Today is the 93rd birthday of Christine Jorgensen. When confronted with people’s opinions about the gender identities of others, I often claim that they are the bravest people we will ever meet. Think about it. If how you felt on the inside didn’t match how you looked on the outside and you chose to dress and alter yourself to align those two more closely, but in doing so, in making yourself feel more whole, you are going to get stares and snickers every time you left your house. All day long. Would you be brave enough to do it? Would you be strong enough to live your truth? The world is a better place because she was in it and still feels the loss that she has left.
NAME: Christine Jorgensen
OCCUPATION: Singer, Film Actor/Film Actress
BIRTH DATE: May 30, 1926
DEATH DATE: May 3, 1989
EDUCATION: Christopher Columbus High School, New York Institute of Photography
PLACE OF BIRTH: Bronx, New York
PLACE OF DEATH: San Clemente, California
ORIGINALLY: George William Jorgensen Jr.
BEST KNOWN FOR: Entertainer, author and famous transsexual Christine Jorgensen, made headlines in the early 1950s for having a sex change from a man to a woman.
Entertainer, author and famous transsexual Christine Jorgensen was born George William Jorgensen, Jr., on May 30, 1926, in the Bronx, New York. In the early 1950s, Christine Jorgensen made headlines for having a sex change, transforming from a man to a woman. The son of a carpenter, she grew up in the Bronx borough of New York City. At an early age, Jorgensen became aware of feeling like a woman stuck inside a man’s body. She hated boys’ clothes and wondered why his clothes were so different from his older sister Dorothy’s pretty dresses, he wrote in American Weekly in 1953.
As a teenager, Jorgensen said that she felt “lost between the sexes.” She was more envious of girls than he was interested in them. Near the end of high school, Jorgensen found a diversion from her personal struggle — photography. Her father was an amateur photographer and two set up a darkroom at home. She also took classes at the New York Institute of Photography.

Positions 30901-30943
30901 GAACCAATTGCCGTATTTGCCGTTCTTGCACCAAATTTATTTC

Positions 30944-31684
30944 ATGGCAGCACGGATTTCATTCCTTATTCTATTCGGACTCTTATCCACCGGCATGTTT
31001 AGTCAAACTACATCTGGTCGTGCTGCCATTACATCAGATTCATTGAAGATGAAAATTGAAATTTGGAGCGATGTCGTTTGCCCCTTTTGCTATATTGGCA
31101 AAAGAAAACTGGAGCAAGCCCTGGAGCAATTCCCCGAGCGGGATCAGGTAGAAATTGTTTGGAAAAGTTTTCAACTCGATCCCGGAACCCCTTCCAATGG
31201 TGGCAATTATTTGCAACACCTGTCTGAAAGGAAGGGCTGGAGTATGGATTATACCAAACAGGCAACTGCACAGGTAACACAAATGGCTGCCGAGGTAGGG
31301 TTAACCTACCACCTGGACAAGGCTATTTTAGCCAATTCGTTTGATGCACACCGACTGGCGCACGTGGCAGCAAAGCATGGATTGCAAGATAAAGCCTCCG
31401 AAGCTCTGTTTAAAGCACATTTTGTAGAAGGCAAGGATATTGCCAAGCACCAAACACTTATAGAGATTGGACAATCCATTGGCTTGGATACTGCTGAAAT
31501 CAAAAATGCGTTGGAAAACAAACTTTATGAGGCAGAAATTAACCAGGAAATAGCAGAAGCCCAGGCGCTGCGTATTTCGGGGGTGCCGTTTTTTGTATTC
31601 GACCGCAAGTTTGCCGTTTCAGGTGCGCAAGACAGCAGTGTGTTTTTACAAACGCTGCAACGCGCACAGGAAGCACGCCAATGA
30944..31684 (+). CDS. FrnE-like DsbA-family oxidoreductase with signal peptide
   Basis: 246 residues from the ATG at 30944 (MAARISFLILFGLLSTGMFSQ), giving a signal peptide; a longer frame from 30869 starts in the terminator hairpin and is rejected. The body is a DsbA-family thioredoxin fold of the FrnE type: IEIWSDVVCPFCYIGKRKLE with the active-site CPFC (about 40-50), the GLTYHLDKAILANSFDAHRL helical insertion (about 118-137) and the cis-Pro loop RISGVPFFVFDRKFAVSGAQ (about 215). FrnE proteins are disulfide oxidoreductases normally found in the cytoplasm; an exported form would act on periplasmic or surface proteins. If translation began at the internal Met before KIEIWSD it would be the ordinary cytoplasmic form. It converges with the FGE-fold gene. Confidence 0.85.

Unfortunately, Jorgensen had to put her interest aside when she was drafted into the military in 1945. Being of a small and slight build, she ended up working as a clerk at Fort Dix, New Jersey. After being discharged in 1946, Jorgensen floundered for a bit before deciding to become a woman.
In 1950, Jorgensen traveled to Denmark to begin the transformation from man to woman. The treatment, available only in Europe at the time, included hormone therapy and several operations. Her story became public in 1952 while she was still in a Copenhagen hospital, making big news in the United States. Overwhelmed by the attention, Jorgensen had to deal with such headlines as “Bronx ‘Boy’ Is Now a Girl” and “Dear Mum and Dad, Son Wrote, Have Now Become Your Daughter.”
Returning home to United States in 1953, Jorgensen was met by a sea of reporters at a New York airport. After answering a few questions, she said “I thank you all coming, but I think it’s too much.” Becoming more comfortable with her newfound fame, Jorgensen told her story to American Weekly magazine for a fee. She also developed a nightclub act, later saying, “I decided if they wanted to see me, they would have to pay for it,” according to The New York Times. Happy with her new identity as a woman, she often sang “I Enjoy Being a Girl.”
While she never questioned her choice, many members of the public and the media did not understand and made Jorgensen the subject of ridicule. Even the government was not willing to fully recognize her as a female. Engaged, she was denied a marriage license in 1959 became her birth certificate listed her as “male.”
Although some rejected her, others found her engaging and fascinating. Along with performing, she was a popular lecturer and author of 1967’s Christine Jorgensen: A Personal Biography. Her life even made the big screen in 1970’s The Christine Jorgensen Story.
Jorgensen retired to South California in the early 1970s. She died of bladder and lung cancer on May 3, 1989. Jorgensen’s very public transformation from a man to a woman launched a national discussion about gender identity, and her story stood as an inspiring example to others that suffered from that same feeling about being trapped in the wrong body, or gender dysphoria as it is also called.
Author of books:
Christine Jorgensen: A Personal Autobiography (1967, memoir)